Abacus Lesson 3: Avacus Finger Rules

Welcome to Abacus Lesson 3!

In our previous lesson, we explored how numbers are shown on the abacus. We discovered that each upper bead equals “5”, and each lower bead represents “1”. By counting the beads moved towards the bar and considering their place values, we figured out how to read numbers on the abacus.

In this lesson, we’ll learn how to place beads on the abacus. There are different methods to choose from, like deciding which finger to use or which bead to move first. While some may not think about finger placement at first, the method we’ll focus on is commonly used in Japan. Japanese elementary school children use this technique in their abacus lessons too.

Although it might seem a little confusing at first, with practice, you’ll quickly remember the steps and move the beads easily, making calculations faster.

full line

Which fingers are used for manipulating the beads?

Japanese abacus manipulation uses the thumb and pointer. Each finger has its own rule.
half line

Using the Thumb

The image shows the thumb- used for adding lower beads.
thumb image

Lesson Video [Using the Thumb]

In this tutorial video, you’ll get easy, step-by-step lesson on using your thumb to move the beads. This lesson focuses on thumb techniques rather than adding numbers on the abacus (Don’t worry, we’ll cover that in our next lesson!).

We use the thumb to add lower beads like 1, 2, 3, and 4. You can move multiple beads at once when using your thumb. 
For example, if you want to add 3, simply slide 3 lower beads together – no need to move them one by one!

We will also explore adding lower beads using the thumb across various place columns, covering numbers like tens, hundreds, and even thousands.

The method remains consistent across all columns. Just ensure you’re in the correct place value column for the number you’re adding.

For instance, to add 400 on the abacus, find the hundreds column, second to the left of the ones place. Remember, always start with the bead representing the larger value when adding on the abacus.

half line

Using the Thumb and Pointer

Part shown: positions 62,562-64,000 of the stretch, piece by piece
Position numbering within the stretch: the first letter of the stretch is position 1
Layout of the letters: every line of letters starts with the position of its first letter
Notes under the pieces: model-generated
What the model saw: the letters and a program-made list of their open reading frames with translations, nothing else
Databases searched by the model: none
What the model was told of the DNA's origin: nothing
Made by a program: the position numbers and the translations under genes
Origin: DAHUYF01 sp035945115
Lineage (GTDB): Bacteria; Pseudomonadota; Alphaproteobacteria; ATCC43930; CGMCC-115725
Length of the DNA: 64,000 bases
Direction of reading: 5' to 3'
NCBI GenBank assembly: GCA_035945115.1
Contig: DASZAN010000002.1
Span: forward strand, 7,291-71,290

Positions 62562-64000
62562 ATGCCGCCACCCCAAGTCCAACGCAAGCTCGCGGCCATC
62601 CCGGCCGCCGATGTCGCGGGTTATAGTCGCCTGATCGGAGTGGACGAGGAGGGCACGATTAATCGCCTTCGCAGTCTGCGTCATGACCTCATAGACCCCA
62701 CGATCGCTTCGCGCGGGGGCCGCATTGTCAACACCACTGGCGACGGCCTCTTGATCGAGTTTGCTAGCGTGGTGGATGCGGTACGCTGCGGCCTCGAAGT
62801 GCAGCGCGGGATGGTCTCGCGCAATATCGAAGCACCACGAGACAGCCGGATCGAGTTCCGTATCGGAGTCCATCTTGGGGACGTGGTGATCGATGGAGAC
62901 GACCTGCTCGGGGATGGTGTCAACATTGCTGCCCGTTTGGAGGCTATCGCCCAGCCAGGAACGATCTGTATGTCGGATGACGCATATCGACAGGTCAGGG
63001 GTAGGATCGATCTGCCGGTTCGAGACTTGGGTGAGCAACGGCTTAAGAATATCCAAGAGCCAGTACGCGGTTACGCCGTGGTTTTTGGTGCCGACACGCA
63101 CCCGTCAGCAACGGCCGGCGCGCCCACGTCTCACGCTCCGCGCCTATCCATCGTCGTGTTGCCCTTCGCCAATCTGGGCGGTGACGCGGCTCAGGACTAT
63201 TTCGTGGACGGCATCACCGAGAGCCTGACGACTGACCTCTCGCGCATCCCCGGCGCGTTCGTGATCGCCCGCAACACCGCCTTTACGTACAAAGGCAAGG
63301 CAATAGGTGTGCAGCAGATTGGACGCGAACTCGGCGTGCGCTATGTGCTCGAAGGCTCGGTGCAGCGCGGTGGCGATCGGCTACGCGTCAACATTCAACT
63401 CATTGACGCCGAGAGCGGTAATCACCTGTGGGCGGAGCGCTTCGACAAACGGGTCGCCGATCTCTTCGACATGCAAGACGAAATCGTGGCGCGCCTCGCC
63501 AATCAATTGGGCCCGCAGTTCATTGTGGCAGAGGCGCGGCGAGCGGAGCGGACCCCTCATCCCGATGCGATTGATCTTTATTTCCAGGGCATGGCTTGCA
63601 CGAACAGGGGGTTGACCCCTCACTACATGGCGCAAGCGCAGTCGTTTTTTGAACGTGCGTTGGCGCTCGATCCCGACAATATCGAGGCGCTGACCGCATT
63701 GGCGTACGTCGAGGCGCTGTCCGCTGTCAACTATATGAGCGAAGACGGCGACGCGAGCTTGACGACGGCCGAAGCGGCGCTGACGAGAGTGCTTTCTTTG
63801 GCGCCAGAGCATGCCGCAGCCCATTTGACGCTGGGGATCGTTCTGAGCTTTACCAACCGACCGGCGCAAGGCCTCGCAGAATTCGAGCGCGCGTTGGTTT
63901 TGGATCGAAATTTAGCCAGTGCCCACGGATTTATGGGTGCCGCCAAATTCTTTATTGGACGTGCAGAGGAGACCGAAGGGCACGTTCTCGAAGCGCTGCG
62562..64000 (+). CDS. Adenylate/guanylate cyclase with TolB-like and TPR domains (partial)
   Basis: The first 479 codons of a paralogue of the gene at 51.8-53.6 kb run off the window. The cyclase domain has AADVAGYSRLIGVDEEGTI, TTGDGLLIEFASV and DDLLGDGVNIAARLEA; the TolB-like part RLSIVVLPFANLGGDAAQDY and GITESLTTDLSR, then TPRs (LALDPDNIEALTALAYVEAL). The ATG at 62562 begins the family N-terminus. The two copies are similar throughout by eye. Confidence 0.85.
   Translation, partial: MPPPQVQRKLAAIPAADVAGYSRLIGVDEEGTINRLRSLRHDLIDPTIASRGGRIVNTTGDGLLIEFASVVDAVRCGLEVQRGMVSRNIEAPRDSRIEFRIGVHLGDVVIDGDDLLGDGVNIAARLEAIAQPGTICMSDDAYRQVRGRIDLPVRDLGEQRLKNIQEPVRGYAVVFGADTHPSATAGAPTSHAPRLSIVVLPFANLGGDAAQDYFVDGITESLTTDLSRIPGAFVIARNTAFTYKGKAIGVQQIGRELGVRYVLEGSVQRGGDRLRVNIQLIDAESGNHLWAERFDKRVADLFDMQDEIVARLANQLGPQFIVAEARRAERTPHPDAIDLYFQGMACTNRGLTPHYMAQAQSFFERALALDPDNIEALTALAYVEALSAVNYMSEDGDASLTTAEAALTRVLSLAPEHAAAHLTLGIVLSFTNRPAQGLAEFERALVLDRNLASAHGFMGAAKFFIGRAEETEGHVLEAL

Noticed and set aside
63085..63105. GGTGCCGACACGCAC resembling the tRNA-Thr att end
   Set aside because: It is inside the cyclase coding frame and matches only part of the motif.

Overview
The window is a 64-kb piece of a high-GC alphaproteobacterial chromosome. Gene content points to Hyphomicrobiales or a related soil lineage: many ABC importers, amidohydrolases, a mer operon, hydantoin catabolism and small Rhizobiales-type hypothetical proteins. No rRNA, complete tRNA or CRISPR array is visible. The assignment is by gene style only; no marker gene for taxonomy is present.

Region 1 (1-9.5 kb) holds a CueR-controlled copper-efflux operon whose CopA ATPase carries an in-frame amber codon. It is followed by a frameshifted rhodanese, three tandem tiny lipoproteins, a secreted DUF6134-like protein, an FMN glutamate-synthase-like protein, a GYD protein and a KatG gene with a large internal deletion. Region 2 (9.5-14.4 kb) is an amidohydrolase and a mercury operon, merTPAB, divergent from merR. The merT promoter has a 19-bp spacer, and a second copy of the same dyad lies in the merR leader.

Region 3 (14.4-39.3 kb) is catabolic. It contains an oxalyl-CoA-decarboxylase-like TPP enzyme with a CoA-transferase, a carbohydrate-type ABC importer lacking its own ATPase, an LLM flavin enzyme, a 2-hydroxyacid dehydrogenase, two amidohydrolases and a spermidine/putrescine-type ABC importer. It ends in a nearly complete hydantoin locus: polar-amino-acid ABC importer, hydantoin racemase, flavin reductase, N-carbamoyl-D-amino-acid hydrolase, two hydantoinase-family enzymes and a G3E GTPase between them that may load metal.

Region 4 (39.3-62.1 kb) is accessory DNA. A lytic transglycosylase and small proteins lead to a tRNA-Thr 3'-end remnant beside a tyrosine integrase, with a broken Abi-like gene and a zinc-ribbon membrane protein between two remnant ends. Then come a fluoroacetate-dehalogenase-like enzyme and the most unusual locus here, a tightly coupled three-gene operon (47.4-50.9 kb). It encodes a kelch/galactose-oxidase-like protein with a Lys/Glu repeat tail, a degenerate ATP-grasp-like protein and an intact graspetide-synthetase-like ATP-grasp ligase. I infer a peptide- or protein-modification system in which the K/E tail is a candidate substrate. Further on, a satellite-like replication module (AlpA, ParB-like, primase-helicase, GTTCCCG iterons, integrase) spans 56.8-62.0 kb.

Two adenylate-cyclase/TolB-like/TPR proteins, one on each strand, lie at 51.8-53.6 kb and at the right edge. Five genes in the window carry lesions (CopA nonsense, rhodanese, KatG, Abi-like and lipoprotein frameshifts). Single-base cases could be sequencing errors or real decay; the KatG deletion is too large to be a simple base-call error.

The image shows how to use thumb and pointer simultaneously.
pointer and thumb image
half line

Using the Pointer

The image shows how to use the pointer for adding and subtracting the beads.
pointer image 1
The image shows how to use the pointer for subtracting

Lesson Video
[ thumb+pointer Pointer]

The pointer is great for adding and subtracting the upper beads and subtracting the lower beads (except when using the pointer and thumb for subtracting numbers like 6, 7, 8, 9).

Just like with addition, you can subtract multiple beads at once if the number is more than 1.

For instance, if you want to subtract 4, you can move 4 lower beads at once.

When it comes to adding numbers that involve both upper and lower beads, like 6, 7, 8, and 9, the pointer and thumb work together! This technique makes manipulating the abacus faster and easier.

The pointer is very important because it deals with both the upper and lower beads.

And remember, the order of operations matters too! For instance, when subtracting a number like 7—which involves both upper and lower beads—use your pointer to subtract the lower beads first, then the upper bead (unless you subtract the beads simultaneously).

But with practice and a good grasp of the rules, moving the beads will become faster and feel like second nature in no time.

full line

Practice Questions

Keep practicing all the worksheet or video problems repeatedly until you feel confident about using the thumb, pointer, and thumb+pointer rules. Regular practice is key to mastering the finger techniques swiftly. While there are various ways to move the beads or develop your own approach, adhering to certain rules can streamline the process, making it quicker and simpler.

Click below for the printable worksheets and watch the practice video below.

Let’s go over the finger rules in both addition (Part 1 and 2) and subtraction. Make sure to check out all the practice videos so you can become skilled and confident in using your fingers on the abacus.

full line

“In this lesson, we’ve demonstrated how to manipulate abacus beads using your fingers. Mastering the correct finger movements and understanding the order of operations is crucial. Ensure you’re comfortable with these concepts before progressing to the next lessons, where we’ll dive into actual additions and subtractions.